Jihadism and Strategic Purpose

In apprehending the jihadist threat to international order, we must begin by acknowledging that Al Qaeda and its offshoots possess intelligible – if highly ambitious – strategic objectives. Consequently, we can assess their success or failure as a political movement by evaluating the extent to which these objectives have or have not been met. From its articulation in the writings of ideologues such as Sayyid Qutb in the immediate post-war era, jihadist extremism has been driven by two goals. The first of these has been the umma’s spiritual regeneration, conceived as requiring the eradication of both heresies that have developed from within the Islamic tradition itself, as well as foreign (especially Western) cultural importations.[3]   The second goal, practically inseparable from the first, has been the reassertion of the umma’s temporal power.  This is to be accomplished through the overthrow of incumbent ‘apostate’ regimes in Muslim-majority societies, the humbling of their infidel Western sponsors, and the umma’s political unification within a revived caliphate.[4]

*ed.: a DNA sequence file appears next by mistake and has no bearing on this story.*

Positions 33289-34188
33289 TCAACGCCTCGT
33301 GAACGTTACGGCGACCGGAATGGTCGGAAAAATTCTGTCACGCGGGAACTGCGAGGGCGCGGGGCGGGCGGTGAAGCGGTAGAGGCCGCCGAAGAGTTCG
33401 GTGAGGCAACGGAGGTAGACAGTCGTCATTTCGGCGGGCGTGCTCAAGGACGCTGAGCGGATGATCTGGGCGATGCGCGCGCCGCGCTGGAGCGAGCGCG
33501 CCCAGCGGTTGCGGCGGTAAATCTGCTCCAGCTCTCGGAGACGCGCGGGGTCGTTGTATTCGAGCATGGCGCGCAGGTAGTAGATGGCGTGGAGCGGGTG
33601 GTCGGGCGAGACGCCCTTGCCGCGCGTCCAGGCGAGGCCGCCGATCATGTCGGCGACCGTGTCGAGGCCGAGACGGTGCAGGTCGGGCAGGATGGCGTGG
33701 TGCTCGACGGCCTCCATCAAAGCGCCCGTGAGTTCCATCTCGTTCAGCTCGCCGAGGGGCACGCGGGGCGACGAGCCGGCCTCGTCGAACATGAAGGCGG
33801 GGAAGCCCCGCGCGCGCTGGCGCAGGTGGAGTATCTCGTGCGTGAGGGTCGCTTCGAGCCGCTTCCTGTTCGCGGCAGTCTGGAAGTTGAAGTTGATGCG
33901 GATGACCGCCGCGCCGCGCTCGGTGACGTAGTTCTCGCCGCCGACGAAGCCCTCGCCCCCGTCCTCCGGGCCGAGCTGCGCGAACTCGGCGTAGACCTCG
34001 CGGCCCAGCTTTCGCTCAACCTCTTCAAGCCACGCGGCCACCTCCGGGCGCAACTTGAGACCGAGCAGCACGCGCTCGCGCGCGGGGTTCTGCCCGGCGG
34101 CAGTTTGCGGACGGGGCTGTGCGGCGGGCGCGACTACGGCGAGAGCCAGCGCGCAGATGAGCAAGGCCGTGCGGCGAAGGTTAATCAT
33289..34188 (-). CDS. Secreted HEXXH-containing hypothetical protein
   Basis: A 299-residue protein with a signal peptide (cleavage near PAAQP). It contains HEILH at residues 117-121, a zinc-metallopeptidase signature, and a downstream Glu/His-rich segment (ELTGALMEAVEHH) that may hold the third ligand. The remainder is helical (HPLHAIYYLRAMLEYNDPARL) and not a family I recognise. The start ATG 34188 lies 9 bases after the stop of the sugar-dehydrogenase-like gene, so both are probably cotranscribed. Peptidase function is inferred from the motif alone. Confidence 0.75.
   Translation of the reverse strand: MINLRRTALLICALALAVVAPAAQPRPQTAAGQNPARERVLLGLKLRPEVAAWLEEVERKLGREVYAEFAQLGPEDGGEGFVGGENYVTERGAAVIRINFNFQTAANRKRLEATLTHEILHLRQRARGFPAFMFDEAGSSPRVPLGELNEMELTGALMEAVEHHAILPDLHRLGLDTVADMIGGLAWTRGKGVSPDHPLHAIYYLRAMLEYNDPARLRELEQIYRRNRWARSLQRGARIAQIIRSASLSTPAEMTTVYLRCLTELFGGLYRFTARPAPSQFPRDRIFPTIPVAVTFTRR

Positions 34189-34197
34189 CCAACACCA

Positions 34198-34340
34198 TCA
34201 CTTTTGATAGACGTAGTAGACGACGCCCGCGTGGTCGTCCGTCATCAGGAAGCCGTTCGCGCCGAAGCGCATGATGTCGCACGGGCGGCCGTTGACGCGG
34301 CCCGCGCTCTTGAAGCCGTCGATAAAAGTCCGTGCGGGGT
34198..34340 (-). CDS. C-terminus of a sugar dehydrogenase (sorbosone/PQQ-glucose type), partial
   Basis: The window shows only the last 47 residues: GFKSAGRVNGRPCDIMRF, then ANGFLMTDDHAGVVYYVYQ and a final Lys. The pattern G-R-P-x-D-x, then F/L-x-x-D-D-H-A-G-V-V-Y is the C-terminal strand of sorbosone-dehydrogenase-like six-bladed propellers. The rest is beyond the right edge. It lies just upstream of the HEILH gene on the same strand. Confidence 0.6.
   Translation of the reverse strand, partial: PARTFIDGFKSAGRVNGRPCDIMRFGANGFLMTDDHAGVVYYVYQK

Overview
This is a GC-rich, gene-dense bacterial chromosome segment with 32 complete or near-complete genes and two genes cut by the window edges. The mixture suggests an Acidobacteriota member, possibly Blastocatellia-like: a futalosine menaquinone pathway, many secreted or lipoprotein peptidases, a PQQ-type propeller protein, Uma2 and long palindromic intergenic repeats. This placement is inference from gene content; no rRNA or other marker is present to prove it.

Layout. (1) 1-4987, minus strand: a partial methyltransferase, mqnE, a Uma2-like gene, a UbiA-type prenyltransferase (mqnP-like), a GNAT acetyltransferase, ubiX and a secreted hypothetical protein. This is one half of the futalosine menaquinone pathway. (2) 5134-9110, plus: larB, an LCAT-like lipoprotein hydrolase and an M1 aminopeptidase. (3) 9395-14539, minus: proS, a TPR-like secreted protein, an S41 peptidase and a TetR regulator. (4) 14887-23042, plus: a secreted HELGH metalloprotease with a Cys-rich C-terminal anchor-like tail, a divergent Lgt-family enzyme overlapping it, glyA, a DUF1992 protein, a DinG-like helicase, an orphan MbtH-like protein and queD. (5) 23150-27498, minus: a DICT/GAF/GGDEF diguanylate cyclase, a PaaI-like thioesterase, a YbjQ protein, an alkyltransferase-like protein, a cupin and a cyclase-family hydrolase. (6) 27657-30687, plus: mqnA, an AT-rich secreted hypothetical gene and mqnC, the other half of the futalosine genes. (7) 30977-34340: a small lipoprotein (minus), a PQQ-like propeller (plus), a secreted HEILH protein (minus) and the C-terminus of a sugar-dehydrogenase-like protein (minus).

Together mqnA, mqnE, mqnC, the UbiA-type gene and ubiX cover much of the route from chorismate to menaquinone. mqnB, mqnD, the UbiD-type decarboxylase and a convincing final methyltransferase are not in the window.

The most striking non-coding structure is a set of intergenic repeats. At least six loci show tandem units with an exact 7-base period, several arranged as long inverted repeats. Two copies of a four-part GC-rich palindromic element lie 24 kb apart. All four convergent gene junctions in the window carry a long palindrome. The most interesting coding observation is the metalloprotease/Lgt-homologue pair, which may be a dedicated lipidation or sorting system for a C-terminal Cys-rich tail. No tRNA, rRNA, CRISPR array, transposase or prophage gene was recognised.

While initially confining themselves to subversive activities within their own countries, jihadists from the 1980s onwards increasingly conceptualised their struggle in global terms. Fawaz Gerges and others have noted the pivotal significance of the anti-Soviet jihad in Afghanistan in catalysing this process, the conflict stimulating the emergence of a jihadist Internationale of émigré militants dedicated to the umma’s global defence.[5] Notwithstanding these lofty aspirations, jihadist efforts in the 1990s to insinuate themselves into local conflicts in Bosnia, Chechnya and elsewhere nevertheless generally failed to significantly expand the global jihadist base.[6] State repression in Algeria, Egypt and elsewhere similarly thwarted Islamic fundamentalist bids for power at a national level, regardless of whether they were pursued through democratic or terroristic means.[7]